In my previous article, I talked about the Zero Moment of Truth concept. I said that, as a job seeker, you need to carefully manage the first impression you create, by ensuring your LinkedIn profile does an excellent job of showcasing your experience.
I also reminded you that recruiters and companies are filling a lot of roles by searching the LinkedIn database.
So before someone can read your excellent profile, you need to ensure that it gets found.
It’s the same principle of search engine optimisation (SEO) that websites use to ensure they appear on page one of Google’s search results.
Here’s how it works.
Let’s say I have been retained by a company that’s looking for a new Chief Financial Officer (CFO). Because I don’t want to run a job ad which will result in 200+ applications, as part of my identification strategy I search the LinkedIn database to find people who have the right skills and experience.
I might start by looking at people who are already in this sort of role. So I open a new search on LinkedIn and put “Chief Financial Officer” in the title search field. Let’s say the client will only consider someone who has already worked in the construction sector, so I put “construction” in the keyword field. The client might be planning to list on the Stock Exchange, so I also search on keywords like “listing”, “public company” or “IPO” to find someone with relevant experience.
I click on Search and, almost instantly, a list of the people whose profile includes those keywords will appear. I scroll through the first four or five pages of results and, from those pages, I will build my “long list” of people to contact.
Just like Google, the further you go down the list, the less relevance the results will have. So I won’t bother looking through the whole list.
There are many other options available for me to search, such as geography or qualifications. I can also look for current and past employers, if my client wants to hire from a competitor.
What does this mean for you?
I’m sure you have instantly realised that any profile that does NOT contain the keywords I choose, will not appear in my search results.
You need to make sure the keywords for the job you want are appearing in your profile.
Please be aware that, just like a Google search, the more often the keywords are found in your profile, the higher you will appear in the search results.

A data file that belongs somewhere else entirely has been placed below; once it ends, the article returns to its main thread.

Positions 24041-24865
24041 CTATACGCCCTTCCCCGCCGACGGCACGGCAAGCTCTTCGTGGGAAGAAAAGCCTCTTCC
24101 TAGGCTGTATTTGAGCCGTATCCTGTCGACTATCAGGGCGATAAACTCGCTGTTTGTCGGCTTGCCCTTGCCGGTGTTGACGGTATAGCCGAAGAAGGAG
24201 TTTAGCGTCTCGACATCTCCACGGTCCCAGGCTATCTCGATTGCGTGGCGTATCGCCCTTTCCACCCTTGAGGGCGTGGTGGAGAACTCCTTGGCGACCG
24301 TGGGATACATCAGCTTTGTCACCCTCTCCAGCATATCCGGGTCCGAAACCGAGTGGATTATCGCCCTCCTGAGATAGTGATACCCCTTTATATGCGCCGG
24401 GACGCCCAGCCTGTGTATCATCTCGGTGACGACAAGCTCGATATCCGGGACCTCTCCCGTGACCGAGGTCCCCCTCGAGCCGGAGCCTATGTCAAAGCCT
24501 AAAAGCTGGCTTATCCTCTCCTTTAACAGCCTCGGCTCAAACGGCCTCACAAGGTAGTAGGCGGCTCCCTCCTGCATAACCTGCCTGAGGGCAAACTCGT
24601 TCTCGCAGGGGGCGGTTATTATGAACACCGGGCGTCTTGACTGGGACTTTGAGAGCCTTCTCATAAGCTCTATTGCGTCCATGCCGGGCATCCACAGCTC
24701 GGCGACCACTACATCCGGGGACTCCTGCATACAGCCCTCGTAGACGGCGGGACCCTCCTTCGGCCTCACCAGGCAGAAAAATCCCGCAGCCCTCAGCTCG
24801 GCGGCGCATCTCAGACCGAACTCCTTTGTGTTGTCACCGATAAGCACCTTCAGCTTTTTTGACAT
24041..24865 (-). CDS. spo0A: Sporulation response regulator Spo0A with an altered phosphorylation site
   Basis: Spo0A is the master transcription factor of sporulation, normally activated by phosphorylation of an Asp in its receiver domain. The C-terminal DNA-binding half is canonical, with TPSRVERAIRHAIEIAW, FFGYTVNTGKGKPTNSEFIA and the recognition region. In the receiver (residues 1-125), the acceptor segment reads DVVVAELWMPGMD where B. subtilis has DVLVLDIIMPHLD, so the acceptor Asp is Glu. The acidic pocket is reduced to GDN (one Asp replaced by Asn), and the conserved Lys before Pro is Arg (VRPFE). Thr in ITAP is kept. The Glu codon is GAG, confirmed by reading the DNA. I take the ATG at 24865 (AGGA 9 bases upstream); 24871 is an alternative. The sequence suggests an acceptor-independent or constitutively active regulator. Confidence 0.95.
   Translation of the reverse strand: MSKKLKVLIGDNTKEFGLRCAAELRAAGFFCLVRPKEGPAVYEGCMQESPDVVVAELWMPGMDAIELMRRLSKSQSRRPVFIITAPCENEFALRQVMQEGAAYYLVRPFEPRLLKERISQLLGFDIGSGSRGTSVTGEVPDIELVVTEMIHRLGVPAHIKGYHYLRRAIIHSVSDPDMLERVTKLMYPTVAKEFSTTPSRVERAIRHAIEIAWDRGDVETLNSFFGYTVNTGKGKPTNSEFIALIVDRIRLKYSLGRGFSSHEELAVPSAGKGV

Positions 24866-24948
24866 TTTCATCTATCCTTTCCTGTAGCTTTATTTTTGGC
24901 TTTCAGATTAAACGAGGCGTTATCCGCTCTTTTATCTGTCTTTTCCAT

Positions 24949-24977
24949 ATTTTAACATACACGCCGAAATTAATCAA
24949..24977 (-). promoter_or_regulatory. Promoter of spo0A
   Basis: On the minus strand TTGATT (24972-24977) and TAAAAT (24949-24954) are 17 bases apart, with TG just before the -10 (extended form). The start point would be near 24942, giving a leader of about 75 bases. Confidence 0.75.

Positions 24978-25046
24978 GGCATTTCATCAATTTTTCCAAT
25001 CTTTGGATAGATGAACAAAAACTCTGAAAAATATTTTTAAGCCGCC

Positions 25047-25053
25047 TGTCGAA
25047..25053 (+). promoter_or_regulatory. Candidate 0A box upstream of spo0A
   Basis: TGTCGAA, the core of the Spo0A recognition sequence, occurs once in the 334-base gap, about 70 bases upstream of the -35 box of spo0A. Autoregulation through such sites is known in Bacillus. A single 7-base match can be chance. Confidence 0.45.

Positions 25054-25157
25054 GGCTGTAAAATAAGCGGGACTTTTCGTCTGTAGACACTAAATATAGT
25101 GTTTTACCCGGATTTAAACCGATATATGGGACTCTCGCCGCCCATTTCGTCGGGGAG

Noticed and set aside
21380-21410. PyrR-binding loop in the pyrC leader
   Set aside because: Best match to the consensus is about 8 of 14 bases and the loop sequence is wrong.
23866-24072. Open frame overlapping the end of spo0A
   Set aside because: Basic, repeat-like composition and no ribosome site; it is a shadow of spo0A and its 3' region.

But I want you to use some intelligence here. Don’t just fill your profile with the same keywords over and over again. Firstly, LinkedIn is able to delete your profile if you do this. Secondly, you won’t fool anyone who’s searching. If I came across a profile that was just stuffed with keywords without any proper context, I’d disregard them instantly.
So having the relevant keywords included in your profile is critical to being found in searches. But there are a couple of additional things you can do to boost your search ranking.
1) Join the LinkedIn Groups that are relevant to your profession, as Group memberships are a factor in the search algorithm.
2) Profiles that have lots of Recommendations also rank higher in search results, so make sure you get (and give in return) recommendations from your colleagues, clients and classmates.
With the relevant keywords, your profile will easily be found. With excellent content, your profile will get you onto shortlists.
And then I’ll be calling you, to ask if you’re interested in hearing about an exciting potential opportunity for your career.
Until then, my best wishes for your job search success.
Richard Triggs is the Founder and Managing Partner of Arete Executive, one of Australasia’s leading executive recruitment companies. He has championed the practice of helping people to “headhunt their own job” and you can find more advice about this in his book Uncover the Hidden Job Market (available from Amazon). You can also follow Arete Executive on LinkedIn for great articles and notification of leadership jobs.
Richard has an organically built network of over 20,000 connections on LinkedIn and you are warmly invited to join his network.